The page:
Reinforcement Learning of a Six-Legged Robot to Walk and Avoid Obstacles

  • Anne Johannet
  • Isabelle Sarda
Part of the Studies in Fuzziness and Soft Computing book series (STUDFUZZ, volume 21)


Walking machine high potential for off-road or hostile environment mobility necessits an adaptive and versatile control systeme in order to avoid the difficulties of complex and unpredictible behaviour modelling.


Reinforcement Learn Soft Computing Obstacle Avoidance Reinforcement Signal Autonomous Mobile Robot 
These keywords were added by machine and not by the authors. This process is experimental and the keywords may be updated as the learning algorithm improves.


Unable to display preview. Download preview PDF.

Unable to display preview. Download preview PDF.


  1. [1]
    Brooks, R.A. (1989), “A Robot that Walks: Emergent behaviors from carefully evolved network,” Neural Computation 1 (2), pp. 253–262.CrossRefGoogle Scholar
  2. [2]
    Frank, A. (1988), “Walkers”, Encyclopaedia of robotics: application and automation, DGRF R.C. ed. Wiley Interscience.Google Scholar
  3. [3]
    Min Ming, A.C. Kak (1993), “Mobile robot navigation using neural networks and nonmetrical environment models,” IEEE Control Systems, p.30, (October).Google Scholar
  4. [4]
    Brooks, R.A. (1991), “Intelligence Without Representation,” Artificial Intelligence 47, p. 139.CrossRefGoogle Scholar
  5. [5]
    Maes, P. (1990), “A Bottom-Up Mechanism for Behavior Selection in an Artificial Creature,” Proceedings of the First International Conference on Simulation of Adaptive Behavior, (Paris), ed. J.A. Meyer and S.W. Wilson.Google Scholar
  6. [6]
    Beer, R.D. (1990), “Intelligence as Adaptive Behavior, an Experiment in Computational Neuroethology,” Perspective in Artificial Intelligence, Vol. 6, Academic Press Inc.Google Scholar
  7. [7]
    Barto, A.G., Anandan, P. (1985), “Pattern Recognition Stochastic Learning Automata,” IEEE Trans. Syst. Man Cybern., 15, pp. 360–375.MathSciNetMATHCrossRefGoogle Scholar
  8. [8]
    Widrow, B., Gupta, N., Maitra, S. (1973), “Punish/Reward learning with a critic in adaptive threshold systems,” IEEE Trans. Syst. Man Cybern., 5, pp. 455–465.MathSciNetCrossRefGoogle Scholar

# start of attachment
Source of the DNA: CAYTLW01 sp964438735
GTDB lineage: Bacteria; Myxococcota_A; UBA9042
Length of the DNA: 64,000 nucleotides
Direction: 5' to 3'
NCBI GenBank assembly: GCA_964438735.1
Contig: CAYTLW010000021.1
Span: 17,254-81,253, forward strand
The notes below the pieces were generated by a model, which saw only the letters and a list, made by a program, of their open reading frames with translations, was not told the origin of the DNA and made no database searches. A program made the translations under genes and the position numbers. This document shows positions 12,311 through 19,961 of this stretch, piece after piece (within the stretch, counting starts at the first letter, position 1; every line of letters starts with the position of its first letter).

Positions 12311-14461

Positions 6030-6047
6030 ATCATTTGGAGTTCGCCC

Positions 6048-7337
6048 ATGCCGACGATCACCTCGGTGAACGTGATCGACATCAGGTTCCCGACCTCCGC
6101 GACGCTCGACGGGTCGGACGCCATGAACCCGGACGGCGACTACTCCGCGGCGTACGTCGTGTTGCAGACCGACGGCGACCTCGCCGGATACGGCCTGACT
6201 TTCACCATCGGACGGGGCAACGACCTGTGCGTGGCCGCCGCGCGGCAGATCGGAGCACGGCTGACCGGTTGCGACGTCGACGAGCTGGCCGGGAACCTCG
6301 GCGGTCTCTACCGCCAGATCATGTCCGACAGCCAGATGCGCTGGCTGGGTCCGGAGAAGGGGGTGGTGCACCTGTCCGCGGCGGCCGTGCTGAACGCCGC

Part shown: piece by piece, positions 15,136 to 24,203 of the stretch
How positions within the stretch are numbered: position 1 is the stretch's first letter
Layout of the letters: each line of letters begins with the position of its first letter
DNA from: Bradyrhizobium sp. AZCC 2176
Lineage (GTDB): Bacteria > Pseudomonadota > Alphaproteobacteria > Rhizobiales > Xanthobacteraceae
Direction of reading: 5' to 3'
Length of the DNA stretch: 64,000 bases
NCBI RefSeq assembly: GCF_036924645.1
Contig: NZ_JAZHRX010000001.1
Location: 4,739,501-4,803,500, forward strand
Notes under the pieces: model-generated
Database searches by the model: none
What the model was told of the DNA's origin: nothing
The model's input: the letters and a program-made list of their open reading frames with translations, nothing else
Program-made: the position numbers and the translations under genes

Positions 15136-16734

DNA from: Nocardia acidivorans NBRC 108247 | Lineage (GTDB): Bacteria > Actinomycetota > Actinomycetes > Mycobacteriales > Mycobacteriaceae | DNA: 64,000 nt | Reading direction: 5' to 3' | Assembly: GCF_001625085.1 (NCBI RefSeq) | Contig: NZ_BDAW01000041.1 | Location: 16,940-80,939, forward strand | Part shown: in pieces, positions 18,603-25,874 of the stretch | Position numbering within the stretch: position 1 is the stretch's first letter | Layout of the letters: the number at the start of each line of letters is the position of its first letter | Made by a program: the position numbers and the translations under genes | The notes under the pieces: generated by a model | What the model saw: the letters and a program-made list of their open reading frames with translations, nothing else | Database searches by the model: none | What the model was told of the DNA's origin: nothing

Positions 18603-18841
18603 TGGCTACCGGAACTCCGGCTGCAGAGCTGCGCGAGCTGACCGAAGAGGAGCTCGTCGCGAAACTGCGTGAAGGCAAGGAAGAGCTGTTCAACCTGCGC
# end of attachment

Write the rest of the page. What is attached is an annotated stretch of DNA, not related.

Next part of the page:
9. [9]
    Bertsekas, D. (1987), Dynamic Programming: Deterministic and Stochastic Model, Englewood Cliffs, NJ: Prentice Hall.Google Scholar
  10. [10]
    Cybenko, G. (1989), “Approximation by superposition of a sigmoidal function,” Math. Control Signal Systems, Vol. 2.Google Scholar
  11. [11]
    Barto, A.G. (1996), “Reinforcement learning,” The hanbook of Brain Theory and Neural Network, pp. 804–809, Arbib edt., MIT Press.Google Scholar
  12. [12]
    Gullapali, V. (1990), “A Stochastic Reinforcement Algorithm for Learning Real-Valued Function,” Neural Networks, 3, pp. 671–692.CrossRefGoogle Scholar
  13. [13]
    Sutton, R.S. (1988), “Learning to Predict By the Method of Temporal Difference,” Machine Learning, 3, pp. 9–44.Google Scholar
  14. [14]
    Touzet, C., Sarzeaud, O. (1991), “Application d’un algorithme d’apprentissage par pénalité récompense à la génération de formes locomotrices hexapodes,” Journées de Rochebrune AFCET (1992).Google Scholar
  15. [15]
    Wilson, D.M. (1966), “Insect Walking,” Annual Rewiew of Entomology, 11, pp. 103–122.CrossRefGoogle Scholar
  16. [16]
    Long-Ji Lin (1993), Reinforcement Learning for Robots Using Neural Networks, PhD Thesis, Carnegie Mellon University, Pittsburgh.Google Scholar

Copyright information

© Springer-Verlag Berlin Heidelberg 1998

Authors and Affiliations

  • Anne Johannet
    • 1
  • Isabelle Sarda
    • 1
  1. 1.LGI2PEMA — EERIENîmesFrance

Personalised recommendations